Murali Vijay and KL Rahul key players in India’s quest for history in Australia
Murali Vijay was the first to the Adelaide Oval on Wednesday afternoon. @AFP

ADELAIDE: Until a week back, Murali Vijay was far from a shoo-in for India’s first Test against Australia, starting at the Adelaide Oval on Thursday (December 6). The veteran opener, jettisoned after a pair against England at Lord’s in July, had fought his way back into the jumbo-sized 18-man squad, but KL Rahul was the marginal favourite to partner boy wonder Prithvi Shaw at the top of the tree.

One man’s misfortune, they say, is another’s lifeline. Eager to build on the brilliant start to his Test career, Shaw received an unkind cut in the form of a ligament injury in his left ankle while fielding during a warm-up match against the Cricket Australia XI at the SCG. The Mumbai batsman’s misery opened the door for Vijay’s comeback in a country where, on India’s last visit, he stacked up 482 runs in four Tests at 60.25.

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Vijay is one of five top-order batsmen – alongside Rahul, Cheteshwar Pujara, Ajinkya Rahane and Rohit Sharma – on their second Test tour of Australia. Virat Kohli i s on his third, like R Ashwin lower down the order. In Shaw’s forced absence, Rishabh Pant now looms as the only first-timer in Australia apart from Hanuma Vihari, who is vying with Rohit for the No. 6 slot.

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It is this experience of Australian conditions that India will seek to exploit over the next five weeks as they target history. No Indian side has returned from these shores with a Test series triumph to its name; the expertise and familiarity in this line-up, coupled with the relentlessness and depth of the pace attack, lend themselves to the belief that that anomaly could be corrected by time of the final act of the four-match series, the New Year’s Test at the SCG.

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Vijay was the first to the Adelaide Oval on Wednesday afternoon, the early bird immediately hitting the nets while the rest of his mates were still at their hotel, a few hundred metres away. The lone ranger played numerous sweeps to offspin genuine and unthreatening, honing his skills for the forthcoming battle against Nathan Lyon.

KL Rahul is in need of runs to hold down his spot as opener
KL Rahul is in need of runs to hold down his spot as opener. @ AFP

A little while later, as the nets hit full gear, Rahul swapped his bat for a stump. Feet firmly glued to the ground and moving nary an inch, he sought to put stump to ball by playing in front of his body, the initial routine of edge or miss soon replaced by the staggering consistency with which he struck the ball with the middle of the thin stick.

He was then put through a tennis-ball barrage by the support staff in anticipation of the short stuff that Mitchell Starc and Co. are certain to dish out. Alternately, Rahul attempted the leave, the ramp and the pull with varying degrees of success, only exiting the plan after playing the pull with genuine authority a half-dozen times on the bounce.

Vijay and Rahul have emerged as key figures in India’s quest for history. Virender Sehwag and Aakash Chopra (in 2003-04) remain the only Indian opening pair to post more than one century stand in Australia. For India, whose batting was underwhelming in South Africa and England in admittedly difficult batting conditions, to post the tall totals that will allow their bowlers to attack with confidence, a good start is imperative so that the experienced middle-order has the freedom to express itself.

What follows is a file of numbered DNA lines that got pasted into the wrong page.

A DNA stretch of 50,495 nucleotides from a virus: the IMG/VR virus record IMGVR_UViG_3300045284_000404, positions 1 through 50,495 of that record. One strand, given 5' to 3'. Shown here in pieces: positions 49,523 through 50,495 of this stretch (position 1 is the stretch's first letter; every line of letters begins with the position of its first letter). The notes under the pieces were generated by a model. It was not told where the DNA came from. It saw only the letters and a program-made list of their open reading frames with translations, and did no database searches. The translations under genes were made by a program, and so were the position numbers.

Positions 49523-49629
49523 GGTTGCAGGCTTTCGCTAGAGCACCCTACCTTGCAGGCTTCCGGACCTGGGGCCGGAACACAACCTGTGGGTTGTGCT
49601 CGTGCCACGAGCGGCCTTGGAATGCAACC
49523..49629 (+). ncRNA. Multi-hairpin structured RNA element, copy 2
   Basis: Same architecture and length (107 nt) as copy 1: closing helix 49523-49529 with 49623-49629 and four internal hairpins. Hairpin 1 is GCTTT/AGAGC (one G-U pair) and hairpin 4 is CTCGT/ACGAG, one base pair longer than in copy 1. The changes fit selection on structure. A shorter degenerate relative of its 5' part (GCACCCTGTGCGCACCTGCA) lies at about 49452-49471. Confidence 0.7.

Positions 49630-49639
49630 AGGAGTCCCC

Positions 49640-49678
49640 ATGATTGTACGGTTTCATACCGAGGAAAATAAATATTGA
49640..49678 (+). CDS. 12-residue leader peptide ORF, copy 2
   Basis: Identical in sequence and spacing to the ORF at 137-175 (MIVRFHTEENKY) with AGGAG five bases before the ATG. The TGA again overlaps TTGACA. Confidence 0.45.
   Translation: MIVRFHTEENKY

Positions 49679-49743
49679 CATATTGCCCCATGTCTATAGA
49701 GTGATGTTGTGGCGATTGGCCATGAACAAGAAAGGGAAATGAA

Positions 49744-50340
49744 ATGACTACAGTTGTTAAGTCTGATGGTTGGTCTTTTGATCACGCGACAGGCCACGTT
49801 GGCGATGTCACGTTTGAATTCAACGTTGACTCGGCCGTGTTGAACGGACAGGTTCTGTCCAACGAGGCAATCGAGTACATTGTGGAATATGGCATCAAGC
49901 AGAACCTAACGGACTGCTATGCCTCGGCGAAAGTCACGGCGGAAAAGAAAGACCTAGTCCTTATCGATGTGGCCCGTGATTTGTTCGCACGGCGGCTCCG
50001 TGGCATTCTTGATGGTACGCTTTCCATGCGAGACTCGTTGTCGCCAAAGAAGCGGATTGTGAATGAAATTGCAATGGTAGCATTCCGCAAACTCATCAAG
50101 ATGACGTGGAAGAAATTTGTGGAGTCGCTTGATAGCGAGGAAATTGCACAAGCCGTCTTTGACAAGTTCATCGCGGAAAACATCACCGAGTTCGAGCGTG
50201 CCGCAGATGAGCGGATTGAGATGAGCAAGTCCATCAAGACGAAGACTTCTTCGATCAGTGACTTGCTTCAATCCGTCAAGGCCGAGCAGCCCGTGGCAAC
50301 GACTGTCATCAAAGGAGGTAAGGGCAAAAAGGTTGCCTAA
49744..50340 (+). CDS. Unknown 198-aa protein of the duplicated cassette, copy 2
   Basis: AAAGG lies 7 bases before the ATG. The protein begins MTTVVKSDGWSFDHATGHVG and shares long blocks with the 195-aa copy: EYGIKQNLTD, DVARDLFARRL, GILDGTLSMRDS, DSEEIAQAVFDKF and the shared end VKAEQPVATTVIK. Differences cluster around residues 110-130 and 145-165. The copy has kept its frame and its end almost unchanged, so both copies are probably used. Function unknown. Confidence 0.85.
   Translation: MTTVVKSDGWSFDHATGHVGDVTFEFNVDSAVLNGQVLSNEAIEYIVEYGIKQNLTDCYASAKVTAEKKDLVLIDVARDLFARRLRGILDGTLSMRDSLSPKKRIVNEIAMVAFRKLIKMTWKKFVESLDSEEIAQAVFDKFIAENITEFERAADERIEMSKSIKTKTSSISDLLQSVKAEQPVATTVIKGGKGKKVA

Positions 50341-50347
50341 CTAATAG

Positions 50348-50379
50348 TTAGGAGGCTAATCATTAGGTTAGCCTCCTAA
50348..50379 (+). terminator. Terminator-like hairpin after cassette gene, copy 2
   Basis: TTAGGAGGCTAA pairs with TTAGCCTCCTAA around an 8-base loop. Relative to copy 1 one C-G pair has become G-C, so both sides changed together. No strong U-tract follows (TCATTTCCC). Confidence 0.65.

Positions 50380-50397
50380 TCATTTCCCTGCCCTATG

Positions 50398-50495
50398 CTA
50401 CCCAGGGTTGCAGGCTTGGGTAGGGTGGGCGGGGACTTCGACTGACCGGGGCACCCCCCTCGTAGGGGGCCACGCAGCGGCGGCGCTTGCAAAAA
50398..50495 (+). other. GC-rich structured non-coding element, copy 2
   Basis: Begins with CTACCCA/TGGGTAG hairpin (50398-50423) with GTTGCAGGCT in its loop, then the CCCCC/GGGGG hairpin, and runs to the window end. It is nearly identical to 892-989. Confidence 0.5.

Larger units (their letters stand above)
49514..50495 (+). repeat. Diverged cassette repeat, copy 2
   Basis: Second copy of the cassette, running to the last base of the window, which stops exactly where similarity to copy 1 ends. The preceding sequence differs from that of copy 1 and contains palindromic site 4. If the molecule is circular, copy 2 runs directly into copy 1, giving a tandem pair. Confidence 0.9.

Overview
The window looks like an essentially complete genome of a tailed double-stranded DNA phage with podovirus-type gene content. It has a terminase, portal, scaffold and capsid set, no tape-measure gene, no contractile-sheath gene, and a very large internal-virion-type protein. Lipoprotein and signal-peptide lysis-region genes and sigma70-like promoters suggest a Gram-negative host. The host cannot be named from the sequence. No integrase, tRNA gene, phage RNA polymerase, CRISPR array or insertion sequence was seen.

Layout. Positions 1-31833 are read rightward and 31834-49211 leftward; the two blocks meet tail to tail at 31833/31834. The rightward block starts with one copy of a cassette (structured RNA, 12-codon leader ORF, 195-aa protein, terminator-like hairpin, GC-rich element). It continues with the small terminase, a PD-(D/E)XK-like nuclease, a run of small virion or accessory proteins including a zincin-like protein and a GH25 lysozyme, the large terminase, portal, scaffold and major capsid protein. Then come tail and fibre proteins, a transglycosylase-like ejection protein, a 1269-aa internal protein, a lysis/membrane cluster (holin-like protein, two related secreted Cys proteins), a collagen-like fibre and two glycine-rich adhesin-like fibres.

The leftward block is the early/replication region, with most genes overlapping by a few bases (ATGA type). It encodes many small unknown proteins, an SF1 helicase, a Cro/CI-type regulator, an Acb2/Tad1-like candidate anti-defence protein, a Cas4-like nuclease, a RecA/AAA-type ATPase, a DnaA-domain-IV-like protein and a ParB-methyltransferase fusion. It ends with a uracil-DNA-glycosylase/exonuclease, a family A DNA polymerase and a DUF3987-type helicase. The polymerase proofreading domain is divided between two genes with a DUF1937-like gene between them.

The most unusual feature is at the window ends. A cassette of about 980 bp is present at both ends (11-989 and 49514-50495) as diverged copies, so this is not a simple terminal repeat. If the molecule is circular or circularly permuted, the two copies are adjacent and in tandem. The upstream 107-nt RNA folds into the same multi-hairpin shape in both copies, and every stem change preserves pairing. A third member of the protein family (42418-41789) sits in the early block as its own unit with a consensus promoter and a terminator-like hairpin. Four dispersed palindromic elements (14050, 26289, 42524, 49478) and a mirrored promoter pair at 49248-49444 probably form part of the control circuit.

“It certainly will help, the fact that we have played quite a few Test matches here before and scored runs,” Kohli agreed on match eve, pointing to the big runs he himself (692), Vijay and Ajinkya Rahane (399) made on the previous tour. “It’s even more important to know that you have performed in a place and you know how to get runs there. It’s all about remembering those good things that we did and applying it here. I know England and South Africa were tougher, Australia can be a great place to bat if the batsmen apply themselves well. But it takes character, it takes grinding out tough situations.”

In extremely challenging conditions in South Africa, and then England, India’s batsmen came unstuck, magnifying Kohli’s magnificence that much more. The same woes might not plague them in Australia, where pace and bounce more than seam and swing are the biggest threats. Rohit’s famed back foot play, allied with his brilliant record in white-ball cricket in Australia (1143 runs in 27 ODIs at 51.95), will be a massive asset if he gets the nod ahead of Vihari, but as ever, it will be around their electric captain that India’s batting fortunes will revolve.

Obsession with Kohli seems to be an Australian pastime, and the Aussie media can’t have enough of the Indian captain. ‘Get Kohli, get India’ is a popular theme. The Indian skipper warned that it wasn’t that straightforward. “All of them have so much ability that every one of them can single-handedly turn any game,” he said of his batting colleagues. “This is something I believe in 120%, and they have faith in themselves.”

It’s time for that faith to translate into runs. Otherwise, the dream of an Australian conquest in Australia will remain just that.